In the aftermath of the Second World War, filmmakers, photographers, writers, and performers grappled with violence that was unprecedented in scale; in the decades that followed, documentarians continued to respond to the unanticipated and often incomprehensible crises of their age, and, in the process, created new forms of documentary expression. In this course, we will examine innovations in the field of documentary culture after 1945, including a commitment to activist intervention, immersive technique, and the spoken word. We will take an expansive view of the field, considering a range of documentary texts in relation to documentary practices (interviews, testimony, investigative travel) that produced them. How were the methods and aims of documentarians transformed by changing social conditions, new technologies, and alternative forms of collectivity? Throughout, we will explore the power of documentary to respond to catastrophic events and uncharted social conditions as they unfold.

CLMD 6104Y/ENGL5900Z/LAWS5903W:  Issues in Cultural Politics: Law, Modernity and its Discontents
Instructor: Philip Kaisary

This course considers theorizations and aesthetic reconfigurations of repression and individual fulfillment under modernity. Vectors of repression to be considered may include institutions, race, gender, technology, and industrial and post-industrial capitalism. Art and aesthetics, the discipline of the body, and subcultures will be considered in response as modes of subjectivization or self-actualization. Drawing on a diverse corpus of materials, including film, literature, and critical theory (Frankfurt School), our methodological approach will be comparative, contextual, and interdisciplinary.

CLMD 6105W/DIGH5902W/MUSI5008W: Issues in the Technologies of Culture: Technologies of Image, Sound and Music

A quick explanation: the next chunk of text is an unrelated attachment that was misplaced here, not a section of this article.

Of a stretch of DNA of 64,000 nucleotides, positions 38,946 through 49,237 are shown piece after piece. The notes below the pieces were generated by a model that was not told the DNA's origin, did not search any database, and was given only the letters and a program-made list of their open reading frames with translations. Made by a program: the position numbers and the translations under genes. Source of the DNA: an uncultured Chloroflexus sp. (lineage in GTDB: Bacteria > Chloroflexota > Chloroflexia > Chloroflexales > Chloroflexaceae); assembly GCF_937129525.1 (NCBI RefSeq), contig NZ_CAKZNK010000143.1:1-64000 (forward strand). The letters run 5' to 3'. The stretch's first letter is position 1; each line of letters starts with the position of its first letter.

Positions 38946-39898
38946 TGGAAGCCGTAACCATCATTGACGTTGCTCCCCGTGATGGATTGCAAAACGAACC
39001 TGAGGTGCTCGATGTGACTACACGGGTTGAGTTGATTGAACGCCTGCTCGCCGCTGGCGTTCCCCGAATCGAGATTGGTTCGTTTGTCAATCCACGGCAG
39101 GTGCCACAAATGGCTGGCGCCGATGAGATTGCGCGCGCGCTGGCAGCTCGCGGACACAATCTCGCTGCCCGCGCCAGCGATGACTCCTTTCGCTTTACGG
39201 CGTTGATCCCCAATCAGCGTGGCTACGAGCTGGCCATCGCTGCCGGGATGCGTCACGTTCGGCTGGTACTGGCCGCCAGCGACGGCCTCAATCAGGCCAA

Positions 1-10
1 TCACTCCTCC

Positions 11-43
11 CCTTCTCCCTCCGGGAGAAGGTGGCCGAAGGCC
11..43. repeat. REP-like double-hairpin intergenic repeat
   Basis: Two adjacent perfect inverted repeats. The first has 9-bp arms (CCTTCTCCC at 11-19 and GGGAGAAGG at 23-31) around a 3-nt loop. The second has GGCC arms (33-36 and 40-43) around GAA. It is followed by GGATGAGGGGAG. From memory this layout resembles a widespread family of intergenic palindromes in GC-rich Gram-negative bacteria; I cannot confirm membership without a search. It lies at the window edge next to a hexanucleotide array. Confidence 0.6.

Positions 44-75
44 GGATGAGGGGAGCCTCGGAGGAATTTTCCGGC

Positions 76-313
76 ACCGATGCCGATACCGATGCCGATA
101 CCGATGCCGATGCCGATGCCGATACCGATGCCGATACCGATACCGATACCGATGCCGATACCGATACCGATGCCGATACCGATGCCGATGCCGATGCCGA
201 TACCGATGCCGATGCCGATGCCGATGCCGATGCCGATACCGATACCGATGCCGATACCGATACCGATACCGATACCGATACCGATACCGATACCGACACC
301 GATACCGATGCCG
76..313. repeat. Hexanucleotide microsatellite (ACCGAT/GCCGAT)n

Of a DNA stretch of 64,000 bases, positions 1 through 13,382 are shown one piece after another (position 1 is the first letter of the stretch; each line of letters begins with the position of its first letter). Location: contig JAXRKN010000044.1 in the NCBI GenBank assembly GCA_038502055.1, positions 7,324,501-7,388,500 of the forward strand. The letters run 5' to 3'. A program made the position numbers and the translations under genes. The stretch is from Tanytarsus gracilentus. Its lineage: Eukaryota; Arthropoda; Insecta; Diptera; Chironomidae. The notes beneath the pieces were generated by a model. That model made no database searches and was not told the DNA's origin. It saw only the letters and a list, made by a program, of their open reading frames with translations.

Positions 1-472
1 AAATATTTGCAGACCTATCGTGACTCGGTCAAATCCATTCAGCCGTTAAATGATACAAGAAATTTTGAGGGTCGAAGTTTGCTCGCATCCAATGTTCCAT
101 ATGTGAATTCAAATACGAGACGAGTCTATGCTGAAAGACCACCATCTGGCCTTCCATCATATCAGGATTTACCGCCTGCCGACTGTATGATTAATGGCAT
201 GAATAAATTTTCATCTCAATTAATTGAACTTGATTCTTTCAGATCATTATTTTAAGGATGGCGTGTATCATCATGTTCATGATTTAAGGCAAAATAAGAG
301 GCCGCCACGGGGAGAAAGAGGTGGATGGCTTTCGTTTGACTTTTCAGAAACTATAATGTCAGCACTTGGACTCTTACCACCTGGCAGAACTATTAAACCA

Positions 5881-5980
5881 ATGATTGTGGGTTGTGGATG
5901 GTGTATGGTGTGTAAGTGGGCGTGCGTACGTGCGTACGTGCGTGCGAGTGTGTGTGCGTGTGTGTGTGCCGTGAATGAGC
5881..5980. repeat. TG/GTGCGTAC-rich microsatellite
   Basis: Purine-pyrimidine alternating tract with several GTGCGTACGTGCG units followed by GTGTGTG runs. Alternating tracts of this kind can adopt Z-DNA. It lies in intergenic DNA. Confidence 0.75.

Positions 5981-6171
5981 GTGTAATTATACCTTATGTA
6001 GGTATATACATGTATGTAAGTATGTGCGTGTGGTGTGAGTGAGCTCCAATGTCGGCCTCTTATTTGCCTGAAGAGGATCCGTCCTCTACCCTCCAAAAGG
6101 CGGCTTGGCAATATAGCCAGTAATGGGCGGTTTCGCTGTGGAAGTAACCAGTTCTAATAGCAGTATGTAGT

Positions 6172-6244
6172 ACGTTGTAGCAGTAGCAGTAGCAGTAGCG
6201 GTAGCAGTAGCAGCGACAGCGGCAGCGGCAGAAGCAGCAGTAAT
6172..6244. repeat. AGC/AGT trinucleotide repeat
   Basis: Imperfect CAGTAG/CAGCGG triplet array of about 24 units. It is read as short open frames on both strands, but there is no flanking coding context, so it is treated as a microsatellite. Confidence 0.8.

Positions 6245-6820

Instructor: Paul Théberge

The course is initially framed by a broad understanding of technology as cultural and social practice; issues discussed include technology and its relationship to science, philosophy, objective/subjective knowledge, economy and ideology.  The course then turns to a consideration of the inter-related histories of cinema and sound, music and sound carriers, and computers.  Issues of innovation, representation, textuality, gender, and social networks are discussed in relation to music, sound, image, and digital technologies.  Urban and virtual worlds as visual and aural spaces and spaces of consumption, the construction time and space, and the technologization of the body are also considered.

CLMD 6904W/ENGL 5002W: Special Topics: “How to Do Things with Words”
Instructor: Stuart Murray

The title of this course derives from J. L. Austin’s little book, How To Do Things With Words, which will be required reading. Reading critical speech act theory since Austin (Butler, Blanchot, Derrida, Foucault), we will also address phenomenological texts on bodies and expressive speech (MacKinnon, Merleau-Ponty, Nietzsche, and others), which take up the question of how our speech acts performatively, how it does what it says, and implicates us—and our bodies—in the saying. Thematic content will draw on contemporary debates surrounding free speech and (digital) hate speech—including identity politics, race, gender performativity, pornography, and words that “wound”—from the culture wars and #MeToo to the alt-right and alt-truth. If we can never quite see as another sees—perceive what she perceives—we nevertheless bear witness to the other’s words, gestures, and rhetorical postures. What are the discursive practices of power, and how is some speech policed while other speech is sanctioned or demanded of us?

Interdisciplinary and transcultural in scope, course readings will include select literary texts (novels TBA), digital texts, high and “low” culture, and much in between. Interdisciplinarity and experimentation will be encouraged: students are welcome to develop argumentative literacy in digital or more traditional literary or creative projects, including fine art, photography, theatre, poetry, etc. The strength of this course will be in the diversity of students’ interests across genres, methods, and historical foci.

CLMD 6900T: Research and Professional Development- “Interdisciplinary Research Methods”
Instructor: Paul Théberge

Students prepare for their second comprehensive examination and to write and defend the doctoral dissertation successfully. Practices of academic publishing, conference presentations and academic articles; grant writing, ethical conduct in research and private and public sector employment opportunities.